Environmental and Climatic Change in the Lower Great Miami River Valley.  Researchers: Kenneth Tankersley, UC Anthropology and David Lentz and Denis Conover, UC Biology This study compares the inventory of modern plant species and stable carbon isotope data from the lower Great Miami River valley with paleobotanical data and stable carbon isotope data collected from bone collagen from 20 radiocarbon dated archaeological sites, spanning more than 11,000 years of prehistory. The ultimate goal is to determine the rate and magnitude of environmental and climatic change, and ultimately human response to those changes. ​ Research: Effects of Air Pollution on Plant Reproduction and Health.  Researchers: Theresa Culley, UC Biology. This project is in collaboration with faculty in the UC Engineering College (with Tim Keener and Mingming Lu, Engineering).  ​ This study proposes to examine the effects of small particulate matter from diesel exhaust on the ecophysiology and seed production of three different plant species under field conditions. This involves setting up chambers into which air will be directed and studied.

University of Cincinnati College of Design, Architecture, Art, and Planning (DAAP) rooftop garden

Green

Technology

Quantifying the Impact of Green Roofs on Surface Water Quality and Greenhouse Gas Emissions Researchers: Ishi Buffam (CoPI), UC Biology and Dominic Bocelli (CoPI), UC Engineering ​ This project focuses on the biogeochemistry of urban aquatic ecosystems and the ecosystem services provided by urban green spaces. The current research centers around quantifying ecosystem services and potential disservices associated with green roofs. Proposals to NSF and USGS-NIWR that will support this research are currently under review. The experiment at the field station is specifically examining three aims: Whether one could build a functional green roof in this region using native plants Whether certain plant species are superior for water retention on a green roof Whether certain plant species are superior for nutrient retention on a green roof.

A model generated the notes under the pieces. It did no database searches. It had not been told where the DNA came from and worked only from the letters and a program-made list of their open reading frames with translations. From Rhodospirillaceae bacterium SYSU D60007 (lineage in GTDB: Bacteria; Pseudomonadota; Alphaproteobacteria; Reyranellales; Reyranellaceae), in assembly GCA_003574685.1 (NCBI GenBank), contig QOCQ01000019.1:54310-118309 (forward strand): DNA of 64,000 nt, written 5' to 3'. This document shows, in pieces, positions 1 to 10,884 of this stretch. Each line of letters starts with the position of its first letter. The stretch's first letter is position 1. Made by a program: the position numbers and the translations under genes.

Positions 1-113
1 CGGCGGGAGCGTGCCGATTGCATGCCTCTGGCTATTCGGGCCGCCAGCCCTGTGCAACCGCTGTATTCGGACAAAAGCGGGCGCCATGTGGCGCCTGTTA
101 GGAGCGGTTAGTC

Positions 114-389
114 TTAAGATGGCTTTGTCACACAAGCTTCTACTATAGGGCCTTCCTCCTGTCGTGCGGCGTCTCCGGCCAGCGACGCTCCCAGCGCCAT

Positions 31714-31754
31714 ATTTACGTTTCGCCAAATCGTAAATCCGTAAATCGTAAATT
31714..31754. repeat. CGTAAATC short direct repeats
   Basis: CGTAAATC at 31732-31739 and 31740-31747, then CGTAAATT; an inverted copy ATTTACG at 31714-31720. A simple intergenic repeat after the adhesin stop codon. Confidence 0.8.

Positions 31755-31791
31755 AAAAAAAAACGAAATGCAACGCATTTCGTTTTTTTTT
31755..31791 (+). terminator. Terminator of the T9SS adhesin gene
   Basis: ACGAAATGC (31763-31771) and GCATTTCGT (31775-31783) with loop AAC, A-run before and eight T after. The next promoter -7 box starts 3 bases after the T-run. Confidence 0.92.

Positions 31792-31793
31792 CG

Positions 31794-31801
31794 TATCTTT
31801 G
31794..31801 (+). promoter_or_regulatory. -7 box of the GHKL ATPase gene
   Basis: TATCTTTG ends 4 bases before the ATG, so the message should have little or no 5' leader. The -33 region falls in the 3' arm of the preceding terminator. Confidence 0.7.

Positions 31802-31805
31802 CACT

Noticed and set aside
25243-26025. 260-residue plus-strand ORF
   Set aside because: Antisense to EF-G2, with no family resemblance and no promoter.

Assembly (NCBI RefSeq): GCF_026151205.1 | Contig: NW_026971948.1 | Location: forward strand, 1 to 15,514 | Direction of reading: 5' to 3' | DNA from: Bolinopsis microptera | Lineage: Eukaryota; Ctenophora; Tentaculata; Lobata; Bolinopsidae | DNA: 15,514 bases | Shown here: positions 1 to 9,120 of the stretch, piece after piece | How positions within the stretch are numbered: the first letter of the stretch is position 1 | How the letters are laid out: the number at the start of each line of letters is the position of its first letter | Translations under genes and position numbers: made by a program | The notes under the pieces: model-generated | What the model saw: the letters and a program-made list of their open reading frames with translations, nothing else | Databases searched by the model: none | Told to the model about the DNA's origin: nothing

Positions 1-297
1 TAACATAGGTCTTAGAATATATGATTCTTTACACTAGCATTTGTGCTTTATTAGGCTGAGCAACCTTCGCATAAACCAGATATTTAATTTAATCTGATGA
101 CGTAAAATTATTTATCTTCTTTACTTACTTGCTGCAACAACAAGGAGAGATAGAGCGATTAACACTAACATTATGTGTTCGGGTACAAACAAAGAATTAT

Honeysuckle plant with green leaves and red berries

Additional Research

Dytiscid Beetle Behavior and Eye Morphology Researcher: Elke Buschbeck, (PI) UC Biology   This investigation has led to the discovery of the presence of a bifocal lens in diving beetle larvae (Thermonectus marmoratus), the only natural bifocal lens in the extant animal kingdom thus far. The organization and function of dytiscid eyes is diverse and is presumably associated in prey-capture behavior. ​ The Field Center has provided a crucial link for this project, as it is situated near major wetlands, and it has several ponds on its property which are prime beetle habitats. Within the local ponds, we found a variety of dytiscid larvae, including Thermonectus basilaris, Cybister sp. and several other species that may be new to science. This project is currently funded by a NSF CAREER grant, IOB-0545978 with a second NSF grant (IOS – 1050754) funded. ​ Research: Urban Wildland Gradient Study Researchers: Guy Cameron (PI) and Theresa Culley, UC Biology  ​ The purpose of this project is to establish an urban-wildland gradient of study areas to assess the impact of urbanization on terrestrial vegetation and aquatic organisms, terrestrial and aquatic physical factors, and land-use. Six permanent study sites have been established along an urban-wildland gradient: Miami Whitewater Forest in western Hamilton County; Mt. Airy Forest, an urban forest in Cincinnati; Harris Benedict Nature Preserve, located in an urban area on the northern border of Cincinnati; East Fork Wildlife Area, a suburban/rural area on the eastern border of Cincinnati, operated by the Ohio Department of Natural Resources; Tranquility Wildlife Area, a rural area operated by ODNR; and the Edge of Appalachia (EOA), a wildland preserve of The Nature Conservancy and Cincinnati Museum Center. Sixteen study plots were established in each study area, of which 8 plots contain Amur honeysuckle and 8 are without Amur honeysuckle, except EOA and Tranquility which have no honeysuckle.  ​ Censuses of trees, herbaceous vegetation, tree seedlings, and shrubs have revealed dramatic differences in biodiversity of plant populations, particularly in the understories, as one crosses the gradient. This study was initially funded by a grant from the University of Cincinnati Research Council.

Upcoming Research

Fish Ecology and Demographics in Southwest Ohio

Mike Booth, UC Biology

Wolf Spider Auditory Reception and Mating Systems

George Uetz, UC Biology

Butterfly Fight Simulation and Sensory Perception

Patrick Guerra, Stephanie Rollman, John Layne, UC Biology

Bird Population Studies in Southwest Ohio

Ron Canterbury, UC Biology

Visual Systems of Jumping Spiders

Nate Morehouse, UC Biology

Gray Treefrog Physiology and Behavior

Daniel Bucholtz, UC Biology